Professor Jose Villadangos
José Villadangos is a Professor of the University of Melbourne with a dual appointment in the Department of Microbiology and Immunology at the Peter Doherty Institute and the Department of Biochemistry and Molecular Biology at the Bio21 Institute. His main research interests are the cells and molecules involved in Antigen Presentation and T cell Recognition, events that underpin every activity of the adaptive immune system.
José obtained his PhD from the Universidad Autónoma de Madrid in 1994. Subsequently he trained at MIT (Cambridge, USA), Harvard Medical School (Boston, USA), and The Walter and Eliza Hall Institute (WEHI, Melbourne, Australia). He started his own laboratory at WEHI in 2001 and moved to The University of Melbourne in 2011.
José has authored over 120 original articles, reviews and book chapters. He has received funding from the Human Frontiers Science Program, the Leukemia and Lymphoma Society, the Cancer Research Institute, the Anti-Cancer Council, the National Health and Medical Research Council of Australia and the Australian Research Council. José is the Editor-in-Chief of Molecular Immunology and Current Research in Immunology. He was also President of the International Congress of Immunology 2016 held in Melbourne and is an Honorary Life Member and recipient of the Derek Rowley Medal of the Australasian Society for Immunology.
Dr Justine Mintern
Dr Justine Mintern is an ARC Future Fellow and heads the Vaccine Biology laboratory in the Department of Biochemistry and Molecular Biology at the University of Melbourne and the Bio21 Molecular Science and Biotechnology Institute, Melbourne Australia. Justine completed her PhD at the Walter and Eliza Hall Institute, Australia and undertook postdoctoral research at Harvard Medical School (Boston, USA) and the Whitehead Institute for Medical Research (Boston, USA) before returning to The University of Melbourne, Australia to head her own laboratory. Justine’s research dissects the molecular pathways involved in promoting effective immune responses. Ongoing research includes understanding how to initiate immunity to tumours and infection and the use of cutting-edge nanotechnology to design effective vaccines. She has made fundamental discoveries that have advanced our understanding of antigen presentation pathways and dendritic cell biology.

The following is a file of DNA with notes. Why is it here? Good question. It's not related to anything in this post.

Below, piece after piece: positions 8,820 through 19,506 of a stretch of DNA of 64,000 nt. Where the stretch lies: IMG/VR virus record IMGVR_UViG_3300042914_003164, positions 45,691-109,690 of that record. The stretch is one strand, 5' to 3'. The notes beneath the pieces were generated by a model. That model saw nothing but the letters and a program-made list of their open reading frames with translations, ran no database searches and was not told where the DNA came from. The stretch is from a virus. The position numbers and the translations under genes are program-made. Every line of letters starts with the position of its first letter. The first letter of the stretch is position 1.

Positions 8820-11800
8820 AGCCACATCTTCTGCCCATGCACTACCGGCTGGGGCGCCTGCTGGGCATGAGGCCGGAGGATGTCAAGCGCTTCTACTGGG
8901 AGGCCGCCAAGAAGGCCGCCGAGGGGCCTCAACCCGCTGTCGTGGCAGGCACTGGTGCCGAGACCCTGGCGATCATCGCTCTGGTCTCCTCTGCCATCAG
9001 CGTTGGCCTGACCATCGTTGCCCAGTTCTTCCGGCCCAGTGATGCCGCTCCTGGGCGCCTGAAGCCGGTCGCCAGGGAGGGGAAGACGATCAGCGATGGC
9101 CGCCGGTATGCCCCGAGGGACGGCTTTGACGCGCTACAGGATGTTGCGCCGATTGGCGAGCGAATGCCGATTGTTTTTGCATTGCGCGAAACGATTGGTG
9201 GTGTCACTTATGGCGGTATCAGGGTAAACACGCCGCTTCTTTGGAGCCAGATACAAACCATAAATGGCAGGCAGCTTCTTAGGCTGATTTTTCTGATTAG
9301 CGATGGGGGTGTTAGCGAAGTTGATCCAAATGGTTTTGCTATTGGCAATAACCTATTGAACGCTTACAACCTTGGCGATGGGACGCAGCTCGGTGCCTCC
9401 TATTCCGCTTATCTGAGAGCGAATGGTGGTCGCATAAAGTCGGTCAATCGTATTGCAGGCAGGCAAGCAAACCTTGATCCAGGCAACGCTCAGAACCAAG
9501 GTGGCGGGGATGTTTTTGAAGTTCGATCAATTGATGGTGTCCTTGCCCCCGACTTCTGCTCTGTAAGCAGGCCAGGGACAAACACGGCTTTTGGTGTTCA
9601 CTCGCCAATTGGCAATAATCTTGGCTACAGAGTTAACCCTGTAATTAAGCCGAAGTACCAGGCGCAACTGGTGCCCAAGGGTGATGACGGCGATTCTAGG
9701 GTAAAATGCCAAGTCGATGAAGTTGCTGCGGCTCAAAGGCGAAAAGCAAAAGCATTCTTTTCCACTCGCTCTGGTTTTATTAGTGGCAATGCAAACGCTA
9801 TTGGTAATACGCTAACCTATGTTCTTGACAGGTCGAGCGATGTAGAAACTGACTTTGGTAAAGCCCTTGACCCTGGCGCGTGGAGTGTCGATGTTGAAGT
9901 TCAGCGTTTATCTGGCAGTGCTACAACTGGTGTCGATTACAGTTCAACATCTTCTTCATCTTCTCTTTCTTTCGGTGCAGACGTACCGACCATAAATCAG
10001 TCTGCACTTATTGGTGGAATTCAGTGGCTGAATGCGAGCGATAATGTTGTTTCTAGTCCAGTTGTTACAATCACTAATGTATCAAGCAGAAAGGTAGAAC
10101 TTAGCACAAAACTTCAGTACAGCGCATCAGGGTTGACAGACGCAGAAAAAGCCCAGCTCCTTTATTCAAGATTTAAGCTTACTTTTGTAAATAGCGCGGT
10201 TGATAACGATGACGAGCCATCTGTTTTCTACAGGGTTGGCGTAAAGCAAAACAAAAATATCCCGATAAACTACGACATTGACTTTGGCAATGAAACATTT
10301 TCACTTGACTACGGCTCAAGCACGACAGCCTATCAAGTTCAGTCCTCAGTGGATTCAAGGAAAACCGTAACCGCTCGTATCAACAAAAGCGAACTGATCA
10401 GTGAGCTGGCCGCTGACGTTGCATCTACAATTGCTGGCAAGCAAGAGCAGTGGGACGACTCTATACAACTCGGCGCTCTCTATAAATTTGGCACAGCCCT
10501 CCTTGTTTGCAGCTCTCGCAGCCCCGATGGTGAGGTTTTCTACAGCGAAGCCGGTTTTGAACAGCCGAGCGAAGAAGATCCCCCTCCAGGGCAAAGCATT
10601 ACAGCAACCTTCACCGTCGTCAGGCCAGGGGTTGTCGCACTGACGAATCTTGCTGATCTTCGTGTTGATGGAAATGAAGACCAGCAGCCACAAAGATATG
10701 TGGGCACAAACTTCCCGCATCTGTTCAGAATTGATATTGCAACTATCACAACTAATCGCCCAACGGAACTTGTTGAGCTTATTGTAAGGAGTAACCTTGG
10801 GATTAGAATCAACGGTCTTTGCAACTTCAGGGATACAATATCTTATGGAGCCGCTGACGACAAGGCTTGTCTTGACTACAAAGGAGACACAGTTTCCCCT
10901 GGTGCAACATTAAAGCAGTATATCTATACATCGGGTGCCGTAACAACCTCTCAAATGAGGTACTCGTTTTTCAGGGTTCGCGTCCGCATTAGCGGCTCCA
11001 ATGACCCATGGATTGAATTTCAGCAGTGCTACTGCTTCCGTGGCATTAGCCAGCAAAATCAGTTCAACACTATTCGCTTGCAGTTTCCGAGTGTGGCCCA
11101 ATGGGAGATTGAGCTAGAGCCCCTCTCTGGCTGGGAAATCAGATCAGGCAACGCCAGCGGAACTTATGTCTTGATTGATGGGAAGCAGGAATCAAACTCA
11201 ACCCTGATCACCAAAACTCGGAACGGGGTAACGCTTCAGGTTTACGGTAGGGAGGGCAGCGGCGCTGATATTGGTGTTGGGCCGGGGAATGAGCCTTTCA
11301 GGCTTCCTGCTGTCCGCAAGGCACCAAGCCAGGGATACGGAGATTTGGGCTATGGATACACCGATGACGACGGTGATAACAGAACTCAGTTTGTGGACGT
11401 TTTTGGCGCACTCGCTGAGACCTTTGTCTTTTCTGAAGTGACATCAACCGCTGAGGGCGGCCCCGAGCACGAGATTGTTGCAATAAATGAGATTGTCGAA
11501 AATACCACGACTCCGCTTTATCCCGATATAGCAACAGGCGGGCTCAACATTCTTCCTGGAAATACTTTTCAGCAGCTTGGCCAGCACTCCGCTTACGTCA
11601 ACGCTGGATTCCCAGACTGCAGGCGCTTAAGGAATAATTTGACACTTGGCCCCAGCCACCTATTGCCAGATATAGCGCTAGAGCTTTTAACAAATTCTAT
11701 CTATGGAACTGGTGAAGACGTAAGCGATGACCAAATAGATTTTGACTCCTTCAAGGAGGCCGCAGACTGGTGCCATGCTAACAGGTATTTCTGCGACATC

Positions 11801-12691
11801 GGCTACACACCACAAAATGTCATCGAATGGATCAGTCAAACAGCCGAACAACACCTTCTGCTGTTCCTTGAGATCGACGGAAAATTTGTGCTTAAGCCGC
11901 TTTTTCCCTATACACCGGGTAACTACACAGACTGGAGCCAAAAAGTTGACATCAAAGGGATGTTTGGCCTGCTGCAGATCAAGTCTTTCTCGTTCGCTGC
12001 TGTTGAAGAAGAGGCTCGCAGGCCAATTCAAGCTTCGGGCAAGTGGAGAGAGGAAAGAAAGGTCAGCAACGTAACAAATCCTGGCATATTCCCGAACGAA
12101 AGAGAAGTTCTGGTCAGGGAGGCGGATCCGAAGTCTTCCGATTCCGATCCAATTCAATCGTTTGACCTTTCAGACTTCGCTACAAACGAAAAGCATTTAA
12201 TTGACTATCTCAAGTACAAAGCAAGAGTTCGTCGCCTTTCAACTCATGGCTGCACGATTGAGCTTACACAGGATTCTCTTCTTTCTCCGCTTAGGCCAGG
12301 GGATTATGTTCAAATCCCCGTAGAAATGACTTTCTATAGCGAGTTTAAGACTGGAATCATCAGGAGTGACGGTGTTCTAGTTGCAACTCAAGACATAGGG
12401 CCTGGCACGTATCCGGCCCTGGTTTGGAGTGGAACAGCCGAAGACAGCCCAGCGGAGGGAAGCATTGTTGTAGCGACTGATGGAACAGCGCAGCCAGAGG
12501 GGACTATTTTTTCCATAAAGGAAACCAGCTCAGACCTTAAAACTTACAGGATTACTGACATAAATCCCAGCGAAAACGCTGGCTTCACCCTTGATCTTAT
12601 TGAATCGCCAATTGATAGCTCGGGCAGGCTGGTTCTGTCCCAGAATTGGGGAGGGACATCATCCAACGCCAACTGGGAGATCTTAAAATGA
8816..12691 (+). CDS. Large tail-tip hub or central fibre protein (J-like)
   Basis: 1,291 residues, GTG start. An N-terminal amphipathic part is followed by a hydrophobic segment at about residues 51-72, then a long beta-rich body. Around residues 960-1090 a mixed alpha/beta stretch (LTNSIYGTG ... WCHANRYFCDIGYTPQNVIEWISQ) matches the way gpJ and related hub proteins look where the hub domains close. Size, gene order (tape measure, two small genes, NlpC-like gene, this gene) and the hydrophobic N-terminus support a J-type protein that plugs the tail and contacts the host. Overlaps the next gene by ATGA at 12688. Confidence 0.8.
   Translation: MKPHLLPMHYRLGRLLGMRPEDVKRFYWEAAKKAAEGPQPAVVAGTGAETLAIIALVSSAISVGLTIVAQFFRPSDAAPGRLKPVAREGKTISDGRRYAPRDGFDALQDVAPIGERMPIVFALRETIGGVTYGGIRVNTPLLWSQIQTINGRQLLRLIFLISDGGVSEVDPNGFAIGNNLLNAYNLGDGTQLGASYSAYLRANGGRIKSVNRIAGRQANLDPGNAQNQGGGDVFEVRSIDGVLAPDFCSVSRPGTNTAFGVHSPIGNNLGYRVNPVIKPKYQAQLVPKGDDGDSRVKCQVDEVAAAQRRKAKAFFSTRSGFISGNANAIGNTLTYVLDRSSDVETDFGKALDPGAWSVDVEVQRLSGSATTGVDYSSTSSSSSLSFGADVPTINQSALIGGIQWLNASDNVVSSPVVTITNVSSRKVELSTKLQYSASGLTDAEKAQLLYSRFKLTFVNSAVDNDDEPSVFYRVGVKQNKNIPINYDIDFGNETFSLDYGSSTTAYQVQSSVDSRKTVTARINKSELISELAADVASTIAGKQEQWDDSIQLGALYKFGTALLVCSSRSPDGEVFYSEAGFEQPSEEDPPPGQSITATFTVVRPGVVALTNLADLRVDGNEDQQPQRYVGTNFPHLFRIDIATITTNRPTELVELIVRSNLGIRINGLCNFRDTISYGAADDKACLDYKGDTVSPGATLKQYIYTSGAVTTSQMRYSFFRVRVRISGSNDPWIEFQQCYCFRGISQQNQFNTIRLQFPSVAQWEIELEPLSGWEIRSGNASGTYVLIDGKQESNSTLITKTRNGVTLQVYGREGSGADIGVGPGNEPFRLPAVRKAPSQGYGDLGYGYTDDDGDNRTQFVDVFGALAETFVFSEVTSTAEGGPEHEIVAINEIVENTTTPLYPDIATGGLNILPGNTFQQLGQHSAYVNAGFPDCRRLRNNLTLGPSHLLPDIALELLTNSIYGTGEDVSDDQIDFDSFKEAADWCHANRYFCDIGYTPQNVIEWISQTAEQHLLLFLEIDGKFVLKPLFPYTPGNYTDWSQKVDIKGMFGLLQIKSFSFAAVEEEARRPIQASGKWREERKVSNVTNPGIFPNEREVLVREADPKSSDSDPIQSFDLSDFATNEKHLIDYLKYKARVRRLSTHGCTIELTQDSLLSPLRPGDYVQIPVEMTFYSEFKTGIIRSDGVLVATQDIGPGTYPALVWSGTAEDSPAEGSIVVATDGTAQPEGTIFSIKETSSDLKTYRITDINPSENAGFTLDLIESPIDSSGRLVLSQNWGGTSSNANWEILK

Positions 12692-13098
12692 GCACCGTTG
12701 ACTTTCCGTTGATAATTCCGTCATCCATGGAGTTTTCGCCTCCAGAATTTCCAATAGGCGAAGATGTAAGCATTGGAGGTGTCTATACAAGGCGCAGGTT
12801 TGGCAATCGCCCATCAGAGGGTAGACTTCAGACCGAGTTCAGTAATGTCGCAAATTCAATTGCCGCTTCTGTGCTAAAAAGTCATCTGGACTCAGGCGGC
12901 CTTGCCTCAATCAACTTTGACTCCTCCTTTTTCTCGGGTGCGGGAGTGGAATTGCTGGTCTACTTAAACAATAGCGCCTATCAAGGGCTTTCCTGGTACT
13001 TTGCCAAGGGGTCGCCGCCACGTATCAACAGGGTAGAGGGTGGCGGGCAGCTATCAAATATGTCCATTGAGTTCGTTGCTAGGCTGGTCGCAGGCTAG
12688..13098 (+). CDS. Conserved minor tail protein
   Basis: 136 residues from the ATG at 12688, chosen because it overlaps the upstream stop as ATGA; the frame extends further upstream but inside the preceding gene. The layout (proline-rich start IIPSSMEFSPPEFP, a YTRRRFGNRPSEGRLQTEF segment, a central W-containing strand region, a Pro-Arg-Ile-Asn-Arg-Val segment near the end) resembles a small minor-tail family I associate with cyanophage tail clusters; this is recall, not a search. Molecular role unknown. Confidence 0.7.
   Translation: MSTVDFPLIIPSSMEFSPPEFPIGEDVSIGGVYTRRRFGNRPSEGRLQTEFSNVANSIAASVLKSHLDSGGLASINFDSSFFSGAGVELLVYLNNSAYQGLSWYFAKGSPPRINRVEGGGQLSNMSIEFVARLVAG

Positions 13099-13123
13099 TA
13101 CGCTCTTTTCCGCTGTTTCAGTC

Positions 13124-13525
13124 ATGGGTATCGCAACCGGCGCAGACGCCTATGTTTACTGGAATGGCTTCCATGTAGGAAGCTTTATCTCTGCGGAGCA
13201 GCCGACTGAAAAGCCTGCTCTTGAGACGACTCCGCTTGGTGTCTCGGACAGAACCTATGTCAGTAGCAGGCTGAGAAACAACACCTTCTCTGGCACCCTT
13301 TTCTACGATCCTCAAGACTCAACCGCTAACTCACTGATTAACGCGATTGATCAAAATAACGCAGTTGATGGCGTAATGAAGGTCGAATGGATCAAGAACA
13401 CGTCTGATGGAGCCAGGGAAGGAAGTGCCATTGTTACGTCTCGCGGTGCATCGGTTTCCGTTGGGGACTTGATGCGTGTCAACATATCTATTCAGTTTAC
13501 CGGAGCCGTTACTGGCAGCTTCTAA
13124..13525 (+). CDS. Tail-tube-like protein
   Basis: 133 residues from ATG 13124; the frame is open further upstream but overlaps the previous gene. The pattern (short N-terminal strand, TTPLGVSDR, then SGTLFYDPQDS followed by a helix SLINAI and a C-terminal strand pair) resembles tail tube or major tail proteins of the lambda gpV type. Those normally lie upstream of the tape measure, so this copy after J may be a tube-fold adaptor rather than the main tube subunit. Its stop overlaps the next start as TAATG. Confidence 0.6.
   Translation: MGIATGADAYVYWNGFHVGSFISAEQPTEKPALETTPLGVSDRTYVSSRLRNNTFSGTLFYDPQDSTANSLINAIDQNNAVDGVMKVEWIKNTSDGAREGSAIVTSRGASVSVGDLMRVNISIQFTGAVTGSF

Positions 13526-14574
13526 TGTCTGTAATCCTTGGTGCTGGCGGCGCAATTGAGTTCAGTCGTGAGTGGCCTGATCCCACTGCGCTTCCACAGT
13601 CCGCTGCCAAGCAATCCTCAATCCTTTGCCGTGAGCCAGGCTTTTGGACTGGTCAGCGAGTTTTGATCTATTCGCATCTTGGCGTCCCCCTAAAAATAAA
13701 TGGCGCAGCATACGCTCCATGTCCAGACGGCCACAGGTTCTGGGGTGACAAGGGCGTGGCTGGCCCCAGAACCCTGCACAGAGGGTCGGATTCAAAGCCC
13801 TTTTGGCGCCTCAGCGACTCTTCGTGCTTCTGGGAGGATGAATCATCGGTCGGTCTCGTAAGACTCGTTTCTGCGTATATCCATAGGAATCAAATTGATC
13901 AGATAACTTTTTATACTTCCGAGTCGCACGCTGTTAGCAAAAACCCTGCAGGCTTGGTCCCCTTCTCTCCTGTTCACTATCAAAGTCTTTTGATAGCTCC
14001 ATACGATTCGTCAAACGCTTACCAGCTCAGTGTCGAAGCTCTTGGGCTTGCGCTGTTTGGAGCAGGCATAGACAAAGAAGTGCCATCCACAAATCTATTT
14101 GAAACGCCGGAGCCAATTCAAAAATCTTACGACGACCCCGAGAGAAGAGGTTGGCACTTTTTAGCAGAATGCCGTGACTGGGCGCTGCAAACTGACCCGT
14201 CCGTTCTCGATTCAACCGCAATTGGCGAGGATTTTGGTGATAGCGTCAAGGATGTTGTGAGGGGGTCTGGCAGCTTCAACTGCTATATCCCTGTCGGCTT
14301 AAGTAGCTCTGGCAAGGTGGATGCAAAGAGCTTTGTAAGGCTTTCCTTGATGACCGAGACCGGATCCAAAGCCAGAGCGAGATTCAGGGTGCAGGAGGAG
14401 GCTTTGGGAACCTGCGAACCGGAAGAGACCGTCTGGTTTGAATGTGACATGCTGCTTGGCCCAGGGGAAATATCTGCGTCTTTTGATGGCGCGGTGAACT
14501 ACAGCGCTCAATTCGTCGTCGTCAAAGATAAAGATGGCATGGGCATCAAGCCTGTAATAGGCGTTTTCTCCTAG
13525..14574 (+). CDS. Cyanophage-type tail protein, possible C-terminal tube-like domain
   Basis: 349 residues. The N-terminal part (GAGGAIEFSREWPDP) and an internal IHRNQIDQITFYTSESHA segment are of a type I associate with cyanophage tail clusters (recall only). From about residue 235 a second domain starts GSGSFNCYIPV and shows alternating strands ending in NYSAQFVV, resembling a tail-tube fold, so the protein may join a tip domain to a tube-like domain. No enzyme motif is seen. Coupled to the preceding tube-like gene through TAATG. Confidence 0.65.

A/Prof Meredith O’Keefe
Associate Professor Meredith O’Keeffe is an NHMRC Senior Research Fellow and Head of the Laboratory of Dendritic Cell Driven Immunity in Health and Disease, Biomedicine Discovery Institute and Department of Biochemistry and Molecular Biology, Monash University. Meredith received her PhD from Monash University in 1998 and then spent 6 years in the laboratory of Prof Ken Shortman, WEHI where she was trained in dendritic cell biology. She then worked at Bavarian-Nordic GmbH, Munich, Germany and returned to Australia in 2009, setting up a lab at the Burnet Institute, Melbourne. At the end of 2015 Meredith relocated her lab to Monash University.
Meredith’s laboratory investigates how pathogens and their products and/or or self-nucleic acids activate dendritic cells. We aim to decipher how this activation influences the function of dendritic cells. We investigate how this process may differ in different body locations, at different ages and in different disease settings. Major aims are to understand the role of dendritic cells in bacterial infections, cancers and in autoimmune diseases such as Lupus.
A common theme connecting these studies has been the production of IFN-lambda by dendritic cells and the role of this interferon in dendritic cell function.
A/Prof Sammy Bedoui
Sammy Bedoui holds a medical degree from the Hannover Medical School in Germany and heads a laboratory at the Doherty Institute for Infection and Immunity in Melbourne. Sammy is Co-Theme leader of Immunology at the Doherty Institute and is Director of an international PhD student exchange program with the University of Bonn in Germany, having previously held positions at the Walter & Eliza Hall Institute in Melbourne, the National Institute of Neuroscience in Tokyo and the Hannover Medical School. Sammy’s work has shed new light into understanding how dendritic cells integrate multiple signals into protective immunity against infections. His research has defined how particular types of T cells protect the host from bacterial infections, uncovering that these responses are regulated through the stimulation of inflammasomes in dendritic cells. His work on virus infections has identified how different dendritic cell types contribute to the initiation of virus-specific immunity and has delineated how specific viral fragments and in coordination with innate mediators augment these responses. Ongoing work interrogates how cues derived from cell death, microbiota and innate signals regulated immunity against intracellular infections and cancer.
A/Prof Kristen Radford
A/Prof Kristen Radford is a Principal Research Fellow and Group Leader of the Cancer Immunotherapies Research Team at Mater Research. She undertook a PhD in melanoma biology at the University of Newcastle, NSW, followed by postdoctoral positions at Imperial Cancer Research Fund, London (now Cancer Research UK) and Mater Research. A/Prof Radford’s research is focused on understanding human dendritic cell (DC) biology and translating findings into health benefits. Her group first characterised the rare human CD141+ (cDC1) DC subset, which is now considered crucial for tumour and viral immune responses and are attractive targets for vaccine development. They are now pursuing the therapeutic potential of this discovery with the development of new cancer vaccines that specifically target this subset in vivo.